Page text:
Encapsulation

Suppose you want the variable small to be always of big.

But in the below code as the variable small is public, any code can access it and assign any arbitrary value thus violating the requirement of small being of big. This happens due to lack of encapsulation.

1
2
3
4
5
6
7
8
9
class Foo {
    public int big = 9;
    public int small = 3;
    public void setBig(int num) {
        big = num;
        small = num/3;
    }
    // other code here
}

The problem can be solved by changing the access modifier of small to private so that each and every code will go through setBig() method to set the value of big and small. This is nothing but a small practical example of encapsulation. Here we encapsulated the variable small by making it private and providing getters and setters for code to access it. (We should follow this practice always for all variables)

Inheritance

A class inheriting public/protected properties of another class by using the keyword extends is called inheritance in java.

The two most common reasons to use inheritance:

  • To promote code reuse.
  • To use polymorphism.

IS-A relationship

In OO, the concept of IS-A is based on class inheritance or interface implementation. IS-A is a way of saying, “this thing is a type of that thing.”

For example in the below figure:

“Car extends Vehicle” means “Car IS-A Vehicle.”
“Subaru extends Car” means “Subaru IS-A Car.”

HAS-A relationship

HAS-A relationships are based on usage, rather than inheritance. In other words, class A HAS-A B if code in class A has a reference to an instance of class B. For example, you can say the following, A Horse IS-A Animal. A Horse HAS-A Halter. The code might look like this:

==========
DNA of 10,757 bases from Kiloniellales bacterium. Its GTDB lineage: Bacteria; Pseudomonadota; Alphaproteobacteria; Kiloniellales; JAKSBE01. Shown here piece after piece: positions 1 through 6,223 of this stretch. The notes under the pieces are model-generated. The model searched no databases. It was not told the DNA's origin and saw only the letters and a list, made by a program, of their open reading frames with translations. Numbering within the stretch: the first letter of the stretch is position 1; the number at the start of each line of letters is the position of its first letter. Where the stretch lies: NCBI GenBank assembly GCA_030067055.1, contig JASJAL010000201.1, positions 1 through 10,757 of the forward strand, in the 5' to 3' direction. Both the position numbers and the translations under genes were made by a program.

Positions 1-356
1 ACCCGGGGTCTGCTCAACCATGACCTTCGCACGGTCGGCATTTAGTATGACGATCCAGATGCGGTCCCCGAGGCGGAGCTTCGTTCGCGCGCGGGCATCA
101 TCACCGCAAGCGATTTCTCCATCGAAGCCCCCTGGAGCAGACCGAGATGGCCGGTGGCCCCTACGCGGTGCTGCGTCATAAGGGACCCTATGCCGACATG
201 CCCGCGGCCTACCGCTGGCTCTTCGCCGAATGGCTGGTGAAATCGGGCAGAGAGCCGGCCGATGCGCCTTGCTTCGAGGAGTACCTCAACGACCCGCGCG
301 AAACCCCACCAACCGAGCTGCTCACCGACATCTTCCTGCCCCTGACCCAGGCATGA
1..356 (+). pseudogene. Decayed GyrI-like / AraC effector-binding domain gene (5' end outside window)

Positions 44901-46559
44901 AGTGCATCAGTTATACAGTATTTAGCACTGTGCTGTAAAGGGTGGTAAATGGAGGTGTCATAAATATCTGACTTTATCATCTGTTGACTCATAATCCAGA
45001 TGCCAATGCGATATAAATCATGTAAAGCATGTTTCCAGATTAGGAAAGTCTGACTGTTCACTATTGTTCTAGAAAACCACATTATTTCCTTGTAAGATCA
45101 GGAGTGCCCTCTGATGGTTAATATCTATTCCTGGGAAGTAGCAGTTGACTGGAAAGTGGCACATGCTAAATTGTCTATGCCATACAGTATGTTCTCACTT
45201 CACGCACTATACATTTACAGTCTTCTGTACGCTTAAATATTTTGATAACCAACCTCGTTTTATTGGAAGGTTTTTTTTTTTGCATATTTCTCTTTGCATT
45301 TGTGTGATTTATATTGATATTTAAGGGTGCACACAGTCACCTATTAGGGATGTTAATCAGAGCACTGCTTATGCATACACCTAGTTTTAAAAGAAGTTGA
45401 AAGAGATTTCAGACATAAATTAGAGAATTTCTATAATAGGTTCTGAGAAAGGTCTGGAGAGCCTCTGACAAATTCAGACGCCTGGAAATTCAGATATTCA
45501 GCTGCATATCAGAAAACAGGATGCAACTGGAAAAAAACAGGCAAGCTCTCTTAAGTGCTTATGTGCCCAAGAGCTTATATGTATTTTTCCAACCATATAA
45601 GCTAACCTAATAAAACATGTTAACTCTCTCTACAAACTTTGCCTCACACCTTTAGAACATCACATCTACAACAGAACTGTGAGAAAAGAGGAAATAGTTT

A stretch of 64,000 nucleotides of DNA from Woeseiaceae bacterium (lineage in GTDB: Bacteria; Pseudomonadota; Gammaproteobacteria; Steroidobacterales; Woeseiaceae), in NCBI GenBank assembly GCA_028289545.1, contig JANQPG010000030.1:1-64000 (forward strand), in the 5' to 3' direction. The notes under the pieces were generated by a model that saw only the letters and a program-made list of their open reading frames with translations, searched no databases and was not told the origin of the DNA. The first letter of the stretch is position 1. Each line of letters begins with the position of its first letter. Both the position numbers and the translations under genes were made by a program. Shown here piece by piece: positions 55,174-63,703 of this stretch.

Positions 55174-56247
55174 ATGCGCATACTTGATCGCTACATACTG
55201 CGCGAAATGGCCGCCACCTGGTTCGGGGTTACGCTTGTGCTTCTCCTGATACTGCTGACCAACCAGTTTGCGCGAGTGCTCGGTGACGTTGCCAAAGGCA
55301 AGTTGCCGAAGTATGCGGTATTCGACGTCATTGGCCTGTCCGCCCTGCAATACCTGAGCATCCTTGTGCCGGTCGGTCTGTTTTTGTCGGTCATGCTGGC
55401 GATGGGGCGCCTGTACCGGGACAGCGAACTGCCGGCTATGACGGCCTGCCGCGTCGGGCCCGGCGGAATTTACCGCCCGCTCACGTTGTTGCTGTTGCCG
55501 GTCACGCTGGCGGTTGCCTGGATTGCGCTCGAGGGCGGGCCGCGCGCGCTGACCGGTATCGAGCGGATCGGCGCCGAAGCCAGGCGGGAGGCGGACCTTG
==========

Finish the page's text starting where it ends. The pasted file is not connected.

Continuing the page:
1
2
3
4
5
public class Animal { }

public class Horse extends Animal {
    private Halter myHalter;
}

Polymorphism

Any Java object that can pass more than one IS-A test can be considered polymorphic. Other than objects of type Object, all Java objects are polymorphic in that they pass the IS-A test for their own type and for class Object.

The only way to access an object is through a reference variable:

  • A reference variable can be of only one type, and once declared, that type can never be changed (although the object it references can change provided its not declared final).
  • A reference variable’s type determines the methods that can be invoked on the object the variable is referencing.
  • A reference variable can refer to any object of the same type as the declared reference, or to any subtype of the declared type.
  • A reference variable can be declared as a class type or an interface type. If the variable is declared as an interface type, it can reference any object of any class that implements the interface.

More on polymorphism in Overriding & Overloading in Java.